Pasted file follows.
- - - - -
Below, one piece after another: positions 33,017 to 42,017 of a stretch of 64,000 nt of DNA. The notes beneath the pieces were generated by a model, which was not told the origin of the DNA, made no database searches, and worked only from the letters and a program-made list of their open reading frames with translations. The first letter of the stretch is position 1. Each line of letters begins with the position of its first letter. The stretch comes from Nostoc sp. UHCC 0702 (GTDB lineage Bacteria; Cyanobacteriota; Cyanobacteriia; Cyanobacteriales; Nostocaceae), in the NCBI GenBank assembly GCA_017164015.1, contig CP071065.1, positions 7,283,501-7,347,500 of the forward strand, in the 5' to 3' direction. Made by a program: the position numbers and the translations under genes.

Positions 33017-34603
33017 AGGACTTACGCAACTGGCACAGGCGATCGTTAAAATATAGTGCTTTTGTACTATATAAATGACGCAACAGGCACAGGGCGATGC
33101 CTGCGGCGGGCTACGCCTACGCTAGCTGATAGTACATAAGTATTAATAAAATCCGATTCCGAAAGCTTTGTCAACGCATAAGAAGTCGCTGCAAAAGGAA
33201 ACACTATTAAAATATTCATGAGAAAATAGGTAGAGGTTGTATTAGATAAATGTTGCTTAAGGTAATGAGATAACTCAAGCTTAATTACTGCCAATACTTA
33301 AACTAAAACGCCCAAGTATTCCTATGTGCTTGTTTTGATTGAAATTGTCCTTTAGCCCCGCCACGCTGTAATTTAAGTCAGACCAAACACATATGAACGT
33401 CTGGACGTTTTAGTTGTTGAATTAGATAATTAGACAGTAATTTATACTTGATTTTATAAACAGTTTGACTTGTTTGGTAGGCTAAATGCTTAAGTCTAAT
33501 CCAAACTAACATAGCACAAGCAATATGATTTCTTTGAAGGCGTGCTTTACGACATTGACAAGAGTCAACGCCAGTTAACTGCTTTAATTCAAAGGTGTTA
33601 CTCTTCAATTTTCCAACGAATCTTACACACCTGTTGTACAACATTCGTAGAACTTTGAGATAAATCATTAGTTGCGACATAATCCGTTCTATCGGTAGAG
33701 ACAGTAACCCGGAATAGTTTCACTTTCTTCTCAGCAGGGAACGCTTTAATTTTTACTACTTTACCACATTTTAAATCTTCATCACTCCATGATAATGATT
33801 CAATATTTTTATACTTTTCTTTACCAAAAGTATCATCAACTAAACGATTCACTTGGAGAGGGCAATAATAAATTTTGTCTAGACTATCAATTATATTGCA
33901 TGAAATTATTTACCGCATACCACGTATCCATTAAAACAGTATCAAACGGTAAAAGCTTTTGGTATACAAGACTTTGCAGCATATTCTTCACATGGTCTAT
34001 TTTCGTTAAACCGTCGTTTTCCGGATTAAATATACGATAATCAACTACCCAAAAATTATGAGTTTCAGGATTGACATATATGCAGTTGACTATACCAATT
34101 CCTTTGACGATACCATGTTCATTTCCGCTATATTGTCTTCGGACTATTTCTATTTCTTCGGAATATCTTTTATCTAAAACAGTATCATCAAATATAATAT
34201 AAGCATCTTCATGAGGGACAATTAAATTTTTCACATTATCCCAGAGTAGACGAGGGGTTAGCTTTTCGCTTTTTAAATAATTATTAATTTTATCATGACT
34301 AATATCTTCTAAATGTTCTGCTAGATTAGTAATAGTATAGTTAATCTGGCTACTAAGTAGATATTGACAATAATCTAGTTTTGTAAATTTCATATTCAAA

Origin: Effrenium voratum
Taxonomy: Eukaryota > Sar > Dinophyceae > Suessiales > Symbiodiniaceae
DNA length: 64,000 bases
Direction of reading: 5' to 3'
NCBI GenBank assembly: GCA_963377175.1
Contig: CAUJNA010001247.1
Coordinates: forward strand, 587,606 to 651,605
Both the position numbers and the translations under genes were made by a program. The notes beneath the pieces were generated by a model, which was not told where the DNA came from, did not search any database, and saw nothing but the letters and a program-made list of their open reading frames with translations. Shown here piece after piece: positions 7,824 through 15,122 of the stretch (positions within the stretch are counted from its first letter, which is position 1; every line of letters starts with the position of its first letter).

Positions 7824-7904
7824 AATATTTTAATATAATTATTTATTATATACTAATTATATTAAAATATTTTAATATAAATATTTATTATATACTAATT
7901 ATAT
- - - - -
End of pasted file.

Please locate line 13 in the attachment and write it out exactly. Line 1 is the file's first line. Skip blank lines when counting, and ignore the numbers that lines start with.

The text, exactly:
34001 TTTCGTTAAACCGTCGTTTTCCGGATTAAATATACGATAATCAACTACCCAAAAATTATGAGTTTCAGGATTGACATATATGCAGTTGACTATACCAATT